Wednesday, February 11, 2015

Against Non-Human Animals: How Language Shapes Our Worldview

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Imagine for a moment a scene in which a turtle is talking to another turtle about a nearby rabbit. They are in a little vegetable garden together, and the main turtle, let’s call him Sheldon, nudges his friend, let’s call her Shelley, indicating the rabbit with his wrinkly turtle head.
 
 “See that guy over there with the long ears?” asks Sheldon.

 “You mean the non-turtle animal?” asks Shelley.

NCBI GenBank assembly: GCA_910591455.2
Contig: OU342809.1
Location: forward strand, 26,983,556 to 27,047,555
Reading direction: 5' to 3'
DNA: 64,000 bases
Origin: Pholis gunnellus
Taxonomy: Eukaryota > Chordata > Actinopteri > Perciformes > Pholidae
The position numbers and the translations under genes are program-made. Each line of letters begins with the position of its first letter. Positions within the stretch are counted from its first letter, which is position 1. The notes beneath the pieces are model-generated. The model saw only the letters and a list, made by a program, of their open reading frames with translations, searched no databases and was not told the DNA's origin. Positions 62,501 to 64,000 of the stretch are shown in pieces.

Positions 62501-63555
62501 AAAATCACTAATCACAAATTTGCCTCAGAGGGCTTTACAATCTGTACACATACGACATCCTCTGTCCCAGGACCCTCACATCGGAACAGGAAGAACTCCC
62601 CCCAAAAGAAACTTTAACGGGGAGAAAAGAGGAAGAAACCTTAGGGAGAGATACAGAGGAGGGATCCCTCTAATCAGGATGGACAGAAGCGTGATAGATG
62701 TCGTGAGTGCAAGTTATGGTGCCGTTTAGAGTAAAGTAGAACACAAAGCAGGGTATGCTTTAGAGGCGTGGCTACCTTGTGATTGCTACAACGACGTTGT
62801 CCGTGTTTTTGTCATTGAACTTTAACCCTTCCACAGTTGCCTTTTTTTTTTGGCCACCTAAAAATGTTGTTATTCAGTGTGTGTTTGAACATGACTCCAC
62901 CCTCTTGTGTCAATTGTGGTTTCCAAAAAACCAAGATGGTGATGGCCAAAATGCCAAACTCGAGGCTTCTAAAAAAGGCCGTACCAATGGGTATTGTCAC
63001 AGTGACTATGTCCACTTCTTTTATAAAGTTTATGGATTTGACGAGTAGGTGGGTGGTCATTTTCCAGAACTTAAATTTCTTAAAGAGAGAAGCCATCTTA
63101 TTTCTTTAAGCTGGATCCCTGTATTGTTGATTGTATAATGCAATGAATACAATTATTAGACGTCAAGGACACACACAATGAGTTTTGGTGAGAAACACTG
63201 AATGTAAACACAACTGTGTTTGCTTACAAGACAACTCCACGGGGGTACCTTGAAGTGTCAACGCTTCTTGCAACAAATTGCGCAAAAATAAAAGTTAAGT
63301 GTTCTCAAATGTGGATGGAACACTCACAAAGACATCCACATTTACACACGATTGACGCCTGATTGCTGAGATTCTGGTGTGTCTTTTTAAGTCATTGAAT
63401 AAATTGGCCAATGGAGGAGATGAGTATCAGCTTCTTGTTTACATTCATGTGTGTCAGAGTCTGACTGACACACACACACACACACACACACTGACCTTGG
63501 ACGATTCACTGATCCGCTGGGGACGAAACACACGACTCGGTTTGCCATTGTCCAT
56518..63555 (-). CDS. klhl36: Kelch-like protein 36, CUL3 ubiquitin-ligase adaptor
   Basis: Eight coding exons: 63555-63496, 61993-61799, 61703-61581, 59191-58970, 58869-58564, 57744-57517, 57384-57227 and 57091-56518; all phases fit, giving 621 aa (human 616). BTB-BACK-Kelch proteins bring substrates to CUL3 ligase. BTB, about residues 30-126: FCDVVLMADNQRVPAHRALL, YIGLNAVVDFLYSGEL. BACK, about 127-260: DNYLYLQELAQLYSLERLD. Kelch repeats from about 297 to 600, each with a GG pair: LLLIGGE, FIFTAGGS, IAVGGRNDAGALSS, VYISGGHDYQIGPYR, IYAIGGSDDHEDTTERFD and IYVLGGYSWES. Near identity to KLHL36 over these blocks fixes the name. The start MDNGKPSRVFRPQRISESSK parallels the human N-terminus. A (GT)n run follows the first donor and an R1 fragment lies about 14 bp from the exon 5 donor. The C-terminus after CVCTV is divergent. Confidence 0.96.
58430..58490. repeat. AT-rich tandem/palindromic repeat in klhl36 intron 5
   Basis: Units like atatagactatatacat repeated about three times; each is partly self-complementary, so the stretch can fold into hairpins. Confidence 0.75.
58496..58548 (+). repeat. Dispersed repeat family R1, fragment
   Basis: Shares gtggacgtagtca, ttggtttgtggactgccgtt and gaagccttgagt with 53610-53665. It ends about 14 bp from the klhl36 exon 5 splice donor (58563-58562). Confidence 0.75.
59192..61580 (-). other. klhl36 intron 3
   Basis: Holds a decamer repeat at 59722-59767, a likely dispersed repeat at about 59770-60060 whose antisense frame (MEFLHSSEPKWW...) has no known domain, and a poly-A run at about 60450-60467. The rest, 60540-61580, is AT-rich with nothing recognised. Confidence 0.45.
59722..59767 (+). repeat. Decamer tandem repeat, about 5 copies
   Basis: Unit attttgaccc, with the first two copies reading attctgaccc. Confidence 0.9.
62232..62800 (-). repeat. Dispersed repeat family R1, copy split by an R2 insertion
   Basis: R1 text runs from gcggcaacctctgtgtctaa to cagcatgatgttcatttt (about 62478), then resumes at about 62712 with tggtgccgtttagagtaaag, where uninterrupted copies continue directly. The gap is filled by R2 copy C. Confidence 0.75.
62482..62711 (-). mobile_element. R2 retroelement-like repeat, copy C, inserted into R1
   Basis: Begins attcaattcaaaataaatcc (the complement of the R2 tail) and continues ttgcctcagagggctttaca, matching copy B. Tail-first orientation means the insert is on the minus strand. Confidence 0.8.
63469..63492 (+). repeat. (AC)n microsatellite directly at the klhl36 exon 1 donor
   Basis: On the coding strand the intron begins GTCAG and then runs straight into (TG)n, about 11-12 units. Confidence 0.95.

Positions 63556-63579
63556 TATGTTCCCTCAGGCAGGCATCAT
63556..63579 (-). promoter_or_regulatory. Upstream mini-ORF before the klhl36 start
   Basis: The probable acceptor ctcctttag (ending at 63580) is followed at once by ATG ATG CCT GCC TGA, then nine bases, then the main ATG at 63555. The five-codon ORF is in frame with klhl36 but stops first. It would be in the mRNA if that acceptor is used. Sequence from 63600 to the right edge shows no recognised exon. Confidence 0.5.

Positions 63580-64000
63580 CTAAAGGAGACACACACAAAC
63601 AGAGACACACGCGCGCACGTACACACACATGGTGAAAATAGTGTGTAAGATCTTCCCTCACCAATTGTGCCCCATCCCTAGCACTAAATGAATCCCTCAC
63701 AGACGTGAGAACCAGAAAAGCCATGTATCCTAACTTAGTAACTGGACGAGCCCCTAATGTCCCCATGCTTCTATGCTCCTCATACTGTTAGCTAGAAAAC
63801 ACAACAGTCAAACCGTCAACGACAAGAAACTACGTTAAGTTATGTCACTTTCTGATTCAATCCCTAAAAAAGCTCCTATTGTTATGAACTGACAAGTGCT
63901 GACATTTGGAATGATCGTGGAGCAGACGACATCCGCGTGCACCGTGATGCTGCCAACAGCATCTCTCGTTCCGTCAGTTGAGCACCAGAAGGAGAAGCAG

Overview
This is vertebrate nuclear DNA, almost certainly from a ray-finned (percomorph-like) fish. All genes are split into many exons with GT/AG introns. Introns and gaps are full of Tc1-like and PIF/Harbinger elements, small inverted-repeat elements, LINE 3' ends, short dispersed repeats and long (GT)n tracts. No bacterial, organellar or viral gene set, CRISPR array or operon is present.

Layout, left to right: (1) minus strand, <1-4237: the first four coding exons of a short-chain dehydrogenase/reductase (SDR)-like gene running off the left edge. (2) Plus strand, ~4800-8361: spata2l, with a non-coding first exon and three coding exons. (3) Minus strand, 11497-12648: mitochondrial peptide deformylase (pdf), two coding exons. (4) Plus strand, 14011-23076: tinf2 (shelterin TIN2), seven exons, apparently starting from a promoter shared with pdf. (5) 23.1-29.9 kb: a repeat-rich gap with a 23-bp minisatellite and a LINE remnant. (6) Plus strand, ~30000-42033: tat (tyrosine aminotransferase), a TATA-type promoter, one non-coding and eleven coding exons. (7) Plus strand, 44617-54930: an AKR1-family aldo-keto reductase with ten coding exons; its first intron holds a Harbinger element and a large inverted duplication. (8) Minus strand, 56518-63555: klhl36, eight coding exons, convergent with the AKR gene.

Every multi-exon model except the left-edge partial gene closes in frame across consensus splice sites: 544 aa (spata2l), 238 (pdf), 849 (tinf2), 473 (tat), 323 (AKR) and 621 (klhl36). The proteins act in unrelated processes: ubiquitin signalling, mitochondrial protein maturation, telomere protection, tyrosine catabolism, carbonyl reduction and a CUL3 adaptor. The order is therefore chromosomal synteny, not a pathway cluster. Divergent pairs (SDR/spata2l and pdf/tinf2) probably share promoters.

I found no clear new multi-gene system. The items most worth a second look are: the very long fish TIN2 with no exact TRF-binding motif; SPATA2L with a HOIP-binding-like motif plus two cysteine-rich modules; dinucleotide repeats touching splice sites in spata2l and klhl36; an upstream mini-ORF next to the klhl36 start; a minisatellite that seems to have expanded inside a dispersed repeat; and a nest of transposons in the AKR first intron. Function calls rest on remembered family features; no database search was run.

“Yes, that one. He seems to really like the carrots,” says Sheldon.

With Shelley’s framing, the rabbit has been described by what he is not, which, in this case, is not a turtle. This framing positions turtles as not only the dominant species but also the main benchmark by which this other being in the garden, the rabbit, is understood. When other beings are filtered and described through a lens that ineluctably points back at those who are describing them, they are, in effect, measured against another’s contours. It isn’t too much of a stretch to imagine why a vegan would find this kind of structuring problematic. At best, it is sloppy and at worst, it is another example of anthropocentric arrogance.